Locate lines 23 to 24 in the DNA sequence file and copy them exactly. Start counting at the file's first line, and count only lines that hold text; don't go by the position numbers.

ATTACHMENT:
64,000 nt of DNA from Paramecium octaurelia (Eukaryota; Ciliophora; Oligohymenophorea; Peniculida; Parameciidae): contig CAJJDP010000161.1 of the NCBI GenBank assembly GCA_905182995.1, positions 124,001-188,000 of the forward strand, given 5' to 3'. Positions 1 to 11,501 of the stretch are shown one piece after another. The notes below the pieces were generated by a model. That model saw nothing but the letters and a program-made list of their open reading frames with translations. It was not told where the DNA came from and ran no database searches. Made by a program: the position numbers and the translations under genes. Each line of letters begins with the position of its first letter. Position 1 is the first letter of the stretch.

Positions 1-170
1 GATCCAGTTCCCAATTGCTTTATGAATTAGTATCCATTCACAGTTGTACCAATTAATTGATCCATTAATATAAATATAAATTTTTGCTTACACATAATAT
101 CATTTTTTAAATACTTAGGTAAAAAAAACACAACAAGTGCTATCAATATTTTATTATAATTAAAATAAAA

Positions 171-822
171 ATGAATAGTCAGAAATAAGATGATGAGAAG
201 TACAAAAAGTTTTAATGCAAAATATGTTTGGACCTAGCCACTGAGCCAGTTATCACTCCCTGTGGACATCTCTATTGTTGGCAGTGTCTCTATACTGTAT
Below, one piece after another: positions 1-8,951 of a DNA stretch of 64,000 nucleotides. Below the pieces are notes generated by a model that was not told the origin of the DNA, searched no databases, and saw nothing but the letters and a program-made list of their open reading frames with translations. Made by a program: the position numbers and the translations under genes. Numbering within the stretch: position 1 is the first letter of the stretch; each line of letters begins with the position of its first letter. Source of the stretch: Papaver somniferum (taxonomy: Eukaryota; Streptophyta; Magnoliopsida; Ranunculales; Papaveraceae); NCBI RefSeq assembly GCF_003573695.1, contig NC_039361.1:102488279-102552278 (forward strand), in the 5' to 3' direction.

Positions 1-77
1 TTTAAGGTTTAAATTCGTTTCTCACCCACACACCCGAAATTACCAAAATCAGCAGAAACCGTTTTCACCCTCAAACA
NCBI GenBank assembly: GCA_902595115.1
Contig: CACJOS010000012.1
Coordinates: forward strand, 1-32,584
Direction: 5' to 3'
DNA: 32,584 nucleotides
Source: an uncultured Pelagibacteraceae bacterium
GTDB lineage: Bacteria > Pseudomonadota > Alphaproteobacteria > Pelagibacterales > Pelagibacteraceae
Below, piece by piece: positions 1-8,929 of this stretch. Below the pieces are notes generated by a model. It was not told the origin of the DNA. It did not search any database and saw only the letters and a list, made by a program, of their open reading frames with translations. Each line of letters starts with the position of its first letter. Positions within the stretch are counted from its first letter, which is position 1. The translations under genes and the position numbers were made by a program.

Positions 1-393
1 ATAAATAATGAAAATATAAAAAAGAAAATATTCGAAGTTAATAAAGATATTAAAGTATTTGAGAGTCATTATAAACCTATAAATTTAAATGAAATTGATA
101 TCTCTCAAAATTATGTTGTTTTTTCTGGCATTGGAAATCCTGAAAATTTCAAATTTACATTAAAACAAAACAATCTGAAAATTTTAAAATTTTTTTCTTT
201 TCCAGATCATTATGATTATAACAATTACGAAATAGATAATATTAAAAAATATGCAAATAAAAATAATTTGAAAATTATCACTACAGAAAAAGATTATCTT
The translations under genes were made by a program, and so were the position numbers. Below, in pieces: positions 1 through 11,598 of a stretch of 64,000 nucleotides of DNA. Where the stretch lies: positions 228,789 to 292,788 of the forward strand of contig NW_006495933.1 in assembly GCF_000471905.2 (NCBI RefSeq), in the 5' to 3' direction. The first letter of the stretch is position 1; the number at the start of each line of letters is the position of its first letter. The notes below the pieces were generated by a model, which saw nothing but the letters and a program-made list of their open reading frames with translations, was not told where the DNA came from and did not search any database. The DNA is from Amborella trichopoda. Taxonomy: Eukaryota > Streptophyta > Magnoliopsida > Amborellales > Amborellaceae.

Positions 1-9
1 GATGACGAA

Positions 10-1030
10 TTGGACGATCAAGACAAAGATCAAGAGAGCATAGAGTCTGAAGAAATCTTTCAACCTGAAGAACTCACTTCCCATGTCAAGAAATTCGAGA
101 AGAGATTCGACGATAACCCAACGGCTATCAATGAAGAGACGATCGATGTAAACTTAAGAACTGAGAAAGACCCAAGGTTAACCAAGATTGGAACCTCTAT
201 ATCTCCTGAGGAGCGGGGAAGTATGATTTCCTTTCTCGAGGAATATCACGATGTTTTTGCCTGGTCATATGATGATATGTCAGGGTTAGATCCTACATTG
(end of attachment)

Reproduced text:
The translations under genes were made by a program, and so were the position numbers. Below, in pieces: positions 1 through 11,598 of a stretch of 64,000 nucleotides of DNA. Where the stretch lies: positions 228,789 to 292,788 of the forward strand of contig NW_006495933.1 in assembly GCF_000471905.2 (NCBI RefSeq), in the 5' to 3' direction. The first letter of the stretch is position 1; the number at the start of each line of letters is the position of its first letter. The notes below the pieces were generated by a model, which saw nothing but the letters and a program-made list of their open reading frames with translations, was not told where the DNA came from and did not search any database. The DNA is from Amborella trichopoda. Taxonomy: Eukaryota > Streptophyta > Magnoliopsida > Amborellales > Amborellaceae.

Positions 1-9